My plane had just landed at Clark Air Force Base, Phillippines on a late September day. Nothing is left of the base since the Pinatubo eruption, but looking back to those days, I can still remember every minute I was there.
The first thing that I remember was the heat, not a dry heat like one would find in Nevada, but a sticky, overwhelming heat that immediately left a fog on my glasses as soon as I stepped out of the plane. We were directed to wait for a bus that would take us to Subic Bay, about a 2-hour bus ride. I was one of the first people on the bus. I noticed a very beautiful blond woman, a petty officer sit in the seat in front of me. A young blond sailor asked if he could sit with her…pointing out that the bus was filling up, and he would have no place to sit down. She relented, and soon they were involved in a light conversation as the bus begain its trundle toward Subic Bay. About an hour passed, and the bus driver decided to pull over to a Sari-sari store for a beer break. As I departed from the bus, a large group of children approached me. I must have been an easy mark, because they flocked to me like a bunch of seagulls on a dead fish. I was 19 then; naive and full of wanton charity. I handed them all the change I had, not realizing at the time that they were patting me down, testing my watch to see how well it was fastened to my wrist, as they all crowed, “Hey Joe, gimme peso…hey Joe…” As soon as they noticed I had no more change to give them, they ran to find another “victim”. Our Philipino bus driver quickly became tired of the show. when the children started approaching him, shooing us all back onto the bus. As we were boarding, the couple in front of me were laughing at the children. The blond sailor turned to the woman saying, “You want to see something funny?” The woman tittered a bit, then nodded. He leaned out and yelled, “Hey! Hey! You want a peso? You want a peso?”, as the bus began to move. The children ran after the bus, hoping for one more coin. I remember one boy in particular, looking up to him as he leaned far out the window his hands outstretched as he threw his beer bottle at the child’s head, the bottle bouncing squarely off of the child’s skull. I remember turning to watch the child falling down in the dirt road, blood already matting his head as the other children gathered around him. “There! There’s your peso!” the blond sailor shouted. Some of the men on the bus laughed, while the female sailor smiled and said, “You didn’t have to do that.” The blond sailor gave her a surly reply, “Damn slopes deserve it.” That image has lasted in my mind for a long time, and I still do not see how any of those children deserved to be treated in that way by one of us. I was told before I left the United States that we were ambassadors. I did not know what to say then, and I do not know what to say now.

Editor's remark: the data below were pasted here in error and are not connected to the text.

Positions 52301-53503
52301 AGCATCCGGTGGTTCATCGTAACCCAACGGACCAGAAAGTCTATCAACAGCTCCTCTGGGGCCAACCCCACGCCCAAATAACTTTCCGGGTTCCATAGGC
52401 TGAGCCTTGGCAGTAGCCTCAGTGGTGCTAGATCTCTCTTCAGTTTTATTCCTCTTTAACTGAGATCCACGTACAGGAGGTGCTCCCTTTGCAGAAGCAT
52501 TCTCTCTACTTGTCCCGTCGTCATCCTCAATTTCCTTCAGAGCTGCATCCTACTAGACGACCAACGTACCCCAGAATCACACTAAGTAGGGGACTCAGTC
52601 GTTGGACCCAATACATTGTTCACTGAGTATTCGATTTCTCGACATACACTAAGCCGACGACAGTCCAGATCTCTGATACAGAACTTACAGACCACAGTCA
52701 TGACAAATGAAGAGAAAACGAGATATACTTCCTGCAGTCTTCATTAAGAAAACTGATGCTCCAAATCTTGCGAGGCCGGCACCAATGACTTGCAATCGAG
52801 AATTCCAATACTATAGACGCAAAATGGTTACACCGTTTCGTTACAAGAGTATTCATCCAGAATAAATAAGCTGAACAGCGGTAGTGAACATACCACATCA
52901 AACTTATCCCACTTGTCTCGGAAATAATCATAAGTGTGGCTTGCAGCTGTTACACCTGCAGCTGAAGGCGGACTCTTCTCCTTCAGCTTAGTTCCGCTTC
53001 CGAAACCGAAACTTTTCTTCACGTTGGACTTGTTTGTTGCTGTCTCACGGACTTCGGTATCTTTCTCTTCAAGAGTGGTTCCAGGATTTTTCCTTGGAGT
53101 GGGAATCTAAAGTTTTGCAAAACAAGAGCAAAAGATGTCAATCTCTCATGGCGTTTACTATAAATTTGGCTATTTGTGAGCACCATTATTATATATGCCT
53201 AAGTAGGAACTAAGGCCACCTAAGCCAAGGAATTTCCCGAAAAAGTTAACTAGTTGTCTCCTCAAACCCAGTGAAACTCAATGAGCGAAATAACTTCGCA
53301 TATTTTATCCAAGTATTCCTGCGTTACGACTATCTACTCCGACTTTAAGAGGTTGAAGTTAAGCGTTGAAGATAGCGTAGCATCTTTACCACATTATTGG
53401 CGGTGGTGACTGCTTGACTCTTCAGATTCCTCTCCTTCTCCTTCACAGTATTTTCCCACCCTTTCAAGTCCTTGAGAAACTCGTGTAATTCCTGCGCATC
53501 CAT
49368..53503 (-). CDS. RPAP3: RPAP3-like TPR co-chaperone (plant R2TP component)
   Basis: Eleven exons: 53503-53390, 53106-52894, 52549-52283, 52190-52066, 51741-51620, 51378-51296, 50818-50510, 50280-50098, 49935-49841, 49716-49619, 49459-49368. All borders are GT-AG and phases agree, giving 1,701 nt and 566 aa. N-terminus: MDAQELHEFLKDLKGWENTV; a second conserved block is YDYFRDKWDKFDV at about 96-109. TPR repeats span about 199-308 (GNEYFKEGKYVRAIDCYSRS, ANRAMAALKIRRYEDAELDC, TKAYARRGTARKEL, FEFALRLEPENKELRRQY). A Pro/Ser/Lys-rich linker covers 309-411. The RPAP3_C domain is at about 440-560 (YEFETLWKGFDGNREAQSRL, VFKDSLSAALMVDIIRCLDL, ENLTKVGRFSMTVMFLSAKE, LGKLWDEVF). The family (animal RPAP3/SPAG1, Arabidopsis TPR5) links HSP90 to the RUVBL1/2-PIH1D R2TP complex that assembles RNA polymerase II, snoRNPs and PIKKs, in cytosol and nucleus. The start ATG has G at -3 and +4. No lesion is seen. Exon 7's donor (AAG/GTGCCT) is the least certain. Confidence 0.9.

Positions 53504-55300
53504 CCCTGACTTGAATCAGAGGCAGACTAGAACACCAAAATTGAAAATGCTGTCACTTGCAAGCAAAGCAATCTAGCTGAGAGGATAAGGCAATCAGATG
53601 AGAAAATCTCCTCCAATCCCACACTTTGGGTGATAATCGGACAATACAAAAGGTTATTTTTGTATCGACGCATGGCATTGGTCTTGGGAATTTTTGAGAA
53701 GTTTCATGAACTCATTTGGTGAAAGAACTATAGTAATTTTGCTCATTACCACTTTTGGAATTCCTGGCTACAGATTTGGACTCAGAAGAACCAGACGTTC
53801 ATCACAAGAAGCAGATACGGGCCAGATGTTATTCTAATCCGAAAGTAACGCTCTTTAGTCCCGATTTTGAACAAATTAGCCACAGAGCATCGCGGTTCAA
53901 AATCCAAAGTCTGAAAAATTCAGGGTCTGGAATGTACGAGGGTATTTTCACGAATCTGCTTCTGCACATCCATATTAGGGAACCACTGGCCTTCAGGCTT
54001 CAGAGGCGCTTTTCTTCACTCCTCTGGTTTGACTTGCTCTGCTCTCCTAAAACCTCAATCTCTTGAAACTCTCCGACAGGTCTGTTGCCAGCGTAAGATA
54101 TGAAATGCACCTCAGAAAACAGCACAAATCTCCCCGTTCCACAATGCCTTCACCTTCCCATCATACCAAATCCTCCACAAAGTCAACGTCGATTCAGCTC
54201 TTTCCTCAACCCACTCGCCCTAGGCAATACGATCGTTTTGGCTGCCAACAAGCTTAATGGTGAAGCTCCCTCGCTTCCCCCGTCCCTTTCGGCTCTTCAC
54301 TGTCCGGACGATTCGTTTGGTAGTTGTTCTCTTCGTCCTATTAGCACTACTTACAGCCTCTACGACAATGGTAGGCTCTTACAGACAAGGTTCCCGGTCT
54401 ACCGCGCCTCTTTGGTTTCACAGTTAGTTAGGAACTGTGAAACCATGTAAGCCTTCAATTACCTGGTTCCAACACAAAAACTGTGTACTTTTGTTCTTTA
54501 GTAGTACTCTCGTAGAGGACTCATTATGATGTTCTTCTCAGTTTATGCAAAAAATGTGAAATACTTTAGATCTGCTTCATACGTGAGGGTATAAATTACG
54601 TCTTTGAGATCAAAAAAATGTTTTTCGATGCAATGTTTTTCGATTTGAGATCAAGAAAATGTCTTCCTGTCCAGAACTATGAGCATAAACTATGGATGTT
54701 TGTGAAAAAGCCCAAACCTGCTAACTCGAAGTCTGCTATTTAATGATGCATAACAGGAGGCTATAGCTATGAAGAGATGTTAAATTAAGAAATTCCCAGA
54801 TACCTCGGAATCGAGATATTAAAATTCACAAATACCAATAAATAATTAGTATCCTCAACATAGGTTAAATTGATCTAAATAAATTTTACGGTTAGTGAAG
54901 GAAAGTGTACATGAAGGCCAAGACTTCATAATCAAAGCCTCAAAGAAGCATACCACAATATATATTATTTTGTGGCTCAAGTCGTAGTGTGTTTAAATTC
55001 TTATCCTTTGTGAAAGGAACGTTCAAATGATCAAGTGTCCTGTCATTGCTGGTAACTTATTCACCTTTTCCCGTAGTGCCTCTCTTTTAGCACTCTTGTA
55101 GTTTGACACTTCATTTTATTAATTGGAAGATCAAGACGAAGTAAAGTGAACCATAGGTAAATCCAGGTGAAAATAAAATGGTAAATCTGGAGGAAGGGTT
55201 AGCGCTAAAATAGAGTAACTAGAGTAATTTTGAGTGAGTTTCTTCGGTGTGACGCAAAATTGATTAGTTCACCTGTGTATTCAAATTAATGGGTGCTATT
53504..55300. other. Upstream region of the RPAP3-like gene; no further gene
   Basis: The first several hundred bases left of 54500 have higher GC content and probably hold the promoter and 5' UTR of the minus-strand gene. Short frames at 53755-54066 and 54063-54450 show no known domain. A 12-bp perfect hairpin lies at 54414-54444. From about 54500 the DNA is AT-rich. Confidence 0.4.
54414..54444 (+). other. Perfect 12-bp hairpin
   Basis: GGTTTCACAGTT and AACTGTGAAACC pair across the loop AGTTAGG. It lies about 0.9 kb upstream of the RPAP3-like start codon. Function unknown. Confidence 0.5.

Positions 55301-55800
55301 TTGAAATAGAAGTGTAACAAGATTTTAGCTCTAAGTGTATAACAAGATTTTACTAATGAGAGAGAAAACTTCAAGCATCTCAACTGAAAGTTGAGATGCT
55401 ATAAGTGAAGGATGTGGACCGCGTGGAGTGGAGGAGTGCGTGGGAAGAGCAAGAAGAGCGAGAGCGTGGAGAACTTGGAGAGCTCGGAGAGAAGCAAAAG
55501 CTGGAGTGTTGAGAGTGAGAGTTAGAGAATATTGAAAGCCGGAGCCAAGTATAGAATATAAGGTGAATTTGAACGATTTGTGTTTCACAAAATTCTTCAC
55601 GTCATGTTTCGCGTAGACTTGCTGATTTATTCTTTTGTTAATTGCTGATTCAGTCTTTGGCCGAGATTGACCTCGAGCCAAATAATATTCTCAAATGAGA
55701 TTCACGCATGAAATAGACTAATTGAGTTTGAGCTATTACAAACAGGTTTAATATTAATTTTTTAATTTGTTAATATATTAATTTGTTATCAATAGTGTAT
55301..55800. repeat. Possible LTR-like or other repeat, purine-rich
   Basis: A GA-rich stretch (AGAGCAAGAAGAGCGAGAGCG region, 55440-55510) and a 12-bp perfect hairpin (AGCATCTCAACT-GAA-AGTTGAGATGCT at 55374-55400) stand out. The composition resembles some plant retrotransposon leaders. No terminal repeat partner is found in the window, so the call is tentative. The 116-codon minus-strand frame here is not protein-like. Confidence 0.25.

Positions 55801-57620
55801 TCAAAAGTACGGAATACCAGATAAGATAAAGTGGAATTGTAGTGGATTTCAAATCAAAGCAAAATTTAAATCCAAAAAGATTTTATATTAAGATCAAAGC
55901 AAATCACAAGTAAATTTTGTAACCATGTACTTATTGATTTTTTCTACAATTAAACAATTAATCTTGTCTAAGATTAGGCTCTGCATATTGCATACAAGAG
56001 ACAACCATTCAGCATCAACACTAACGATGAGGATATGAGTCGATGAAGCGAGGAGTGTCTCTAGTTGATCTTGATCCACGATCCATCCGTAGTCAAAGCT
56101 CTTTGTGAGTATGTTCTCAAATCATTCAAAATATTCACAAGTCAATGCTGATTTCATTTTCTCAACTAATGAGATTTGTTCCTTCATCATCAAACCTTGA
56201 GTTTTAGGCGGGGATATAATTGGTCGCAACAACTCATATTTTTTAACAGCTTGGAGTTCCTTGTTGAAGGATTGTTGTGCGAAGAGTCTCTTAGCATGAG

My very first ship was the USS Long Beach (CGN-9), part of the then nuclear task force in the Pacific. It was dark by the time we arrived, the bus dropping us off close to Cubi Point, where my ship was docked. It was a long walk up the gangplank, with my seabag slung over my shoulder, my orders clutched in my hand. The duty officer had me escorted belowdecks to bunk with Supply (temporarily of course), until my more permanent berthing was assigned to me. The smell was something to get used to as I walked through the passageways. It was a mixture of bearing grease, sweat, and floor wax that wafted through the passage. I remember being assailed by all kinds of foreign objects, understanding the differences between port (left) and starboard (right), the fact that a bathroom was now a head, and that my newest friend was John Barton. John was a second class Petty Officer, a bona fide Vietnam Veteran who befriended me not only as someone I could confide in, but someone to look up to. I can still remember those first words. “New on board, huh?” I nodded my head. “Well, don’t mind me kid…I’m just an overpaid seaman.” John was laid back and wise, the kind of mentor that one hoped to find, street smart and ready to help.
More to come…